This course provides a critical introduction to the literature on the role of money and finance in the macroeconomy. It introduces the analytic, descriptive, and historical foundations necessary to understand the nature of the macroeconomic operations of the economy, with emphasis on the financial system. We build an open economy macroeconomic framework, incorporating the analytics of the goods market, money market, and foreign exchange market. This model, in conjunction with an extensive treatment of the banking sector, will serve as the basis for our analysis of contemporary economic problems besetting the global economy.

The course is designed under the guidelines of the revised evening MBA curriculum – It is shorter in delivery and more intense in its demands for class preparation. Managers, confronting growing volatility in the business environment, need a richer understanding of the key economic relationships that shape the arena of their decision-making. The present crisis of the global economy moves macroeconomics from the background to the foreground of business decision-making for the entire spectrum of enterprise – from the entrepreneurial startup to the multinational corporation. The simplified macroeconomic framework empowers students to develop a critical reading of the business and financial press, along with a “way of thinking’ about the challenges of the business environment, to navigate the controversies therein.

We begin examining the conceptual scope and limitations of the model. We identify the key variables, explore the various theoretical relationships between these variables postulated by various schools of economic thought, and proceed to relate these macro indicators to observed economic euphoria or dysfunction and the policy debates surrounding proposed cures. In sequential fashion we build the analytics of the goods, money, and foreign exchange markets and examine in detail the determination of employment, output, prices, interest rates, and exchange rates.

Special emphasis is dedicated to the role of the financial system in market economies. On the one hand, we examine arguments praising their efficient allocation of capital and contribution to the production of new wealth. On the other hand, we examine arguments disparaging the inherently destabilizing nature of the financial mechanism in monetary economies and the consequent destruction of wealth that comes with the financial fragility spawned by laissez faire finance. Construction of the model remains the mainstay of the course, however, to the extent time permits we examine questions related to these debates: How do you conduct monetary policy in a global economy? Is the financial mechanism in a monetary economy inherently stabilizing, or does it destabilize the operations of the economy as a whole? What constraint does financial fragility impose on macroeconomic adjustment and what are the implications for the domestic business environment? How did the 1980s international debt crisis generate banking instability in the US and hyperinflation in Latin America? What are the implications for the similarly high debt/income ratios in the world today? Are financial panics 'no worse than a bad cold?'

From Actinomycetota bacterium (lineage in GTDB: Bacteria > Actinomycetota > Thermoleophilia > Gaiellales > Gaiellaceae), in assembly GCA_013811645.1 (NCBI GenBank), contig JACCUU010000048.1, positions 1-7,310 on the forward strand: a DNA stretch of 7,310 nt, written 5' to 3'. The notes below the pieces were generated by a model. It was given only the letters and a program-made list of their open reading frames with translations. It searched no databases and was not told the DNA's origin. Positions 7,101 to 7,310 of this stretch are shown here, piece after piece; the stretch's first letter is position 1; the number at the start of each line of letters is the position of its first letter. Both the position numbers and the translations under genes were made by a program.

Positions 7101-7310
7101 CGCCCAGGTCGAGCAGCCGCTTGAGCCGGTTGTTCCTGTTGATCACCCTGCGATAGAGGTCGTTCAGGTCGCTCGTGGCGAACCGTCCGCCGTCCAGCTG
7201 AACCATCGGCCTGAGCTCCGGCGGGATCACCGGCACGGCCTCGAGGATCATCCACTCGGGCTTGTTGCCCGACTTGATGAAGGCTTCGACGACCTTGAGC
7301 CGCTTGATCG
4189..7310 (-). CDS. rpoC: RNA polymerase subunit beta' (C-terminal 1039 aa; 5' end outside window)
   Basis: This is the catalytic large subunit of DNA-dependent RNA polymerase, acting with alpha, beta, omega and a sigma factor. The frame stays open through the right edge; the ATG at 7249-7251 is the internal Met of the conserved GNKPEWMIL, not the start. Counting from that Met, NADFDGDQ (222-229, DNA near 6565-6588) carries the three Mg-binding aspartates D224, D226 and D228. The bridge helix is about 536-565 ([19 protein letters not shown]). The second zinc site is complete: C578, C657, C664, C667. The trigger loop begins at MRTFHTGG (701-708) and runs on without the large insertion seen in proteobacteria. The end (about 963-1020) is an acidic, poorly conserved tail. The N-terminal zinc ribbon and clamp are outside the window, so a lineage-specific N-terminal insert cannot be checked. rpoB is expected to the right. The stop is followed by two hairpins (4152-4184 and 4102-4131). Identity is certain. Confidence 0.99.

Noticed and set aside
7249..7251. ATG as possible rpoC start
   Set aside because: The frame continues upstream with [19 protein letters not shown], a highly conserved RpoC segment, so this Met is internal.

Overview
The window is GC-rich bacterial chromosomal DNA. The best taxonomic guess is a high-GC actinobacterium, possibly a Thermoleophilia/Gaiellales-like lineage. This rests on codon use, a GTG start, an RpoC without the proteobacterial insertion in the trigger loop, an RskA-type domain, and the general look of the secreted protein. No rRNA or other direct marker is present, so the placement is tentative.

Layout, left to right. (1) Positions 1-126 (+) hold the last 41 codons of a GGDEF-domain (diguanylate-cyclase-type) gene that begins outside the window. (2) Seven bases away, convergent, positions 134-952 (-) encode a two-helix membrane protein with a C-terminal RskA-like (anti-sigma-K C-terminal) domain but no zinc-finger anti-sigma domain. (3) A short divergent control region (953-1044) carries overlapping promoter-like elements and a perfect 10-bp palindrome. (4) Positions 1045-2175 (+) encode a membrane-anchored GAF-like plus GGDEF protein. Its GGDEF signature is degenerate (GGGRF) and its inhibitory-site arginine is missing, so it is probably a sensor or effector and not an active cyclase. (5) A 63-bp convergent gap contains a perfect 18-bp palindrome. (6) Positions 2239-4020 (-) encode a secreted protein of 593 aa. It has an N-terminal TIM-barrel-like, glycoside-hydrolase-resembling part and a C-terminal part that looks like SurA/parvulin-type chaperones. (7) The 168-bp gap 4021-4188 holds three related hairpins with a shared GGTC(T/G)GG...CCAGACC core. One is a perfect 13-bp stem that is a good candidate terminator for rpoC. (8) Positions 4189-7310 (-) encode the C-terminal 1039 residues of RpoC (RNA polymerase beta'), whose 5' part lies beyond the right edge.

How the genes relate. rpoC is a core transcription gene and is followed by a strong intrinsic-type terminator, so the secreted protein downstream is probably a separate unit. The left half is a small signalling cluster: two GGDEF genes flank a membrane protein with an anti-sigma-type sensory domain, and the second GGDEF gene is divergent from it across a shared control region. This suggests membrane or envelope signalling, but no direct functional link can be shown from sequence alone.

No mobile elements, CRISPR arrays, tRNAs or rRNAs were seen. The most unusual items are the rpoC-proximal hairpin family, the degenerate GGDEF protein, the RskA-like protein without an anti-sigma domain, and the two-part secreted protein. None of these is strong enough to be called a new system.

In the first half of the course, we focus on the generic ‘closed economy’ and we will conduct simulations of monetary and fiscal policy scenarios. The latter half examines the relation of this economy to the rest of the world. We examine the heightened complexity of policy scenarios in an global economic environment, as well as the exchange rate and financial turbulence associated with international capital markets. This theory will inform our understanding of recent emerging market crises, from ‘Tequila’ in Mexico, to the ‘Tigers’ in Asia, to the ‘Vodka’ meltdown in Russia, ‘Caipirinha’ in Brazil, and Argentina’s last ‘Tango’ with international creditors.

Utilizing the open economy macro model developed in class, we use economic theory to develop a richer understanding of how the macropolicy environment relates to managerial decision-making within the firm.